Come & See


The older I get, the more skeptical I’ve become about apocalyptic predictions.  I’ve seen too many come and go.   The latest genre of alarmism tends to be  environmental in nature.  My less skeptical friends try their best to persuade me that apocalyptic environmental prophecies are more legit than I realize, that I should minimize my carbon footprint and can begin by ridding myself of disposable plastic bags and bottles.    I typically respond with a polite nod of the head, followed by ‘Yep.  Right.  Got it.’  at which point I ask them whether  they think Bryce Harper is worth ten years and a gazillion dollars? 



Then came a trip to Haiti.  While Haiti is the poorest nation in our hemisphere, it has one plentiful resource:  Discarded plastic.  It’s staggering.  Everywhere you look, you can find discarded plastic bags and bottles. People walking over it, living on it, picking through it.  It clogs the streams until say, a hurricane arrives, at which point mountains of plastic simply make their way into the ocean.   To be sure, having an actual sanitation system and a functional government would make a big difference.  However,  even when buried in landfills, it won’t bio-degrade and, well… that’s the problem.   Now, when I use a plastic bag or grab a plastic soda bottle, I kick myself if I don't remember to bring my own grocery bags. How did that happen?!   


How did a skeptic like me become a believer?  


It wasn’t words.  Words alerted me, but they didn’t change me.  In fact words, uninvited, only annoyed and hardened me.  It was sight, smell and sound that changed me. It was firsthand experience that changed me.  Seeing mountains of disposable plastic, littering the land side changed me.   


Phillip once suggested to a skeptical Nathaniel that they had found ‘the Messiah.’ Nathaniel, being Nathaniel, responded cynically, at which point Philip simply replied, ‘Come and see.’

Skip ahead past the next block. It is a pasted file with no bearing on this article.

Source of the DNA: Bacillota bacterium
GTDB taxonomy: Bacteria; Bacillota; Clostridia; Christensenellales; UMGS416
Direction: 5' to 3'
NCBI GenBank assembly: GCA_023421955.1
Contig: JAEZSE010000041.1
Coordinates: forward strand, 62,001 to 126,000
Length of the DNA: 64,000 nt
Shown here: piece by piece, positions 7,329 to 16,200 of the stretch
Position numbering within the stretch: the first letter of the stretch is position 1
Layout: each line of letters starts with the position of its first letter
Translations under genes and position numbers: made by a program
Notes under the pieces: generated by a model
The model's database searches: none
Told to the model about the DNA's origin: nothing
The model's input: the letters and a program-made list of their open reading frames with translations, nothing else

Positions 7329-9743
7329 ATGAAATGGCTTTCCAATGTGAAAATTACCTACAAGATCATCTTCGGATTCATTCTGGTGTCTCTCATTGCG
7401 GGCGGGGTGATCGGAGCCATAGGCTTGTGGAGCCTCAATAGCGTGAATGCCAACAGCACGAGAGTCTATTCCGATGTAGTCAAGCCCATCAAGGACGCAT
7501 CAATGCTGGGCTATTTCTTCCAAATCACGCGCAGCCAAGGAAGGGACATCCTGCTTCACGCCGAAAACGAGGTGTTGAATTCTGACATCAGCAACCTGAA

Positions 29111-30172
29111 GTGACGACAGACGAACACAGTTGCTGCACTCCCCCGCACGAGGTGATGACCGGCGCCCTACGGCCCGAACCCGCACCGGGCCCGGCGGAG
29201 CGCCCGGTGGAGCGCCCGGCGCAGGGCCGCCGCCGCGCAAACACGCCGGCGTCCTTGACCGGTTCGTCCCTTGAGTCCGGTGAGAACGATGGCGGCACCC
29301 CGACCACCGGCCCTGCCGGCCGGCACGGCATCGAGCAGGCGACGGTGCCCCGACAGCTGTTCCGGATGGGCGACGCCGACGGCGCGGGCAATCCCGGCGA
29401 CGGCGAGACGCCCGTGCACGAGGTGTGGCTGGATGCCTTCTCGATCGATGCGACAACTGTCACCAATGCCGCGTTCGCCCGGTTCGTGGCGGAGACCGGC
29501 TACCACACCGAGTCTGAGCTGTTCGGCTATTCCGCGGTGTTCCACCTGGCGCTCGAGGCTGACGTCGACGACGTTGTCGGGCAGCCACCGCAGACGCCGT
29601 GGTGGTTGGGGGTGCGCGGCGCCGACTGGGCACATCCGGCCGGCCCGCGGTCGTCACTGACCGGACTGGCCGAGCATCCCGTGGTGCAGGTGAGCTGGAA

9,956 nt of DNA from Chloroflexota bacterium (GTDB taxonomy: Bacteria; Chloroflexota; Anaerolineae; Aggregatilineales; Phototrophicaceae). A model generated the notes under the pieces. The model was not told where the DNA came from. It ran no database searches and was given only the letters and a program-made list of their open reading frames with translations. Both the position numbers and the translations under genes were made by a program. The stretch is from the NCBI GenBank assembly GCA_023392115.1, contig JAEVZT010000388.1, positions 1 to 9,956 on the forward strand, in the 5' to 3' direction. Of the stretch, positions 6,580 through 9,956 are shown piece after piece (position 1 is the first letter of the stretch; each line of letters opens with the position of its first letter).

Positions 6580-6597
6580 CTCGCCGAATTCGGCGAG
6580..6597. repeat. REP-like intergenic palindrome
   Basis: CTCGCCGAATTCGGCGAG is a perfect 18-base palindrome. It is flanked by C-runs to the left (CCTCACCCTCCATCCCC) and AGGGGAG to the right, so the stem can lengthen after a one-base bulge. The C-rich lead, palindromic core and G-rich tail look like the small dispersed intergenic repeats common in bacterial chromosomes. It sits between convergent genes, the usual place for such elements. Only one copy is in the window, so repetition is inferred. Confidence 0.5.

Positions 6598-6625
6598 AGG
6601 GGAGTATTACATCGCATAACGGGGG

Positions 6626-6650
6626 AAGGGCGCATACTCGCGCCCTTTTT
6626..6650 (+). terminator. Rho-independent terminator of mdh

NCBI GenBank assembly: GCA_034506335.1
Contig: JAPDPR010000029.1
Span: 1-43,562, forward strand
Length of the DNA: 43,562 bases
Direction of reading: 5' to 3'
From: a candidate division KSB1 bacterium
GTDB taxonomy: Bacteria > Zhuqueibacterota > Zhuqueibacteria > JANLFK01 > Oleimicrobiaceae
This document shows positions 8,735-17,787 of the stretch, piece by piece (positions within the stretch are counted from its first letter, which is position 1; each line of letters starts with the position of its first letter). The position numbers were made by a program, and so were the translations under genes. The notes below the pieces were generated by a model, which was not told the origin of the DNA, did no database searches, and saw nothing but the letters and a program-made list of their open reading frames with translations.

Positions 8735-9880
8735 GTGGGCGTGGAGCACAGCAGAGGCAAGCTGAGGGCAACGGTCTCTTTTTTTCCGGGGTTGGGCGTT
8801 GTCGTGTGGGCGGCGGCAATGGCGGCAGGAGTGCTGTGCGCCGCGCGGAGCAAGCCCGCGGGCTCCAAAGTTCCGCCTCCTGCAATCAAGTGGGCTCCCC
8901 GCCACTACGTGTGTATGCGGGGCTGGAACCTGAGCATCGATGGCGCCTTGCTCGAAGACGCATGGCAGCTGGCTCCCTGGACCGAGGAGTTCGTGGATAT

If there is one thing I am learning about ministry to (often) cynical men it’s this:  Words tend to harden disinterested hearts, but experiences can unlock the soul.  An increasing portion of my work with tDf  involves creating venues in which the Nathaniel’s of the world can ‘come and see’ (and smell and feel touch…and yes, hear) what it’s like to follow Jesus who is engaged in the life-worthy task of  ‘making all things new.’  


As always, ‘thank you’ for being so kind to us and, by extension, to all those with whom tDf is engaged. 



Greg Porter





If you live in or around Phoenixville and know of something we (between 15-25 men/sons) can spend a couple of hours doing by way of community service, please let me know as we are constantly looking for opportunities to ‘make all things new’ through our monthly Men2Serve gathering.  Also, please feel free to join us, and bring a friend, if you’d like!


Recycle Haiti?

If you know of anyone with expertise in recycling, I’d love to talk with them about the desperate need in Haiti for recycling stations that might be done in partnership with churches.  It would be a great way to bless Haiti both environmentally and economically. Perhaps you may be the one who connects us with someone who someone who has recycling experience and a desire to ‘make all things new’ in a nation in desperate need of hope and opportunity.  Who knows how God might work? 

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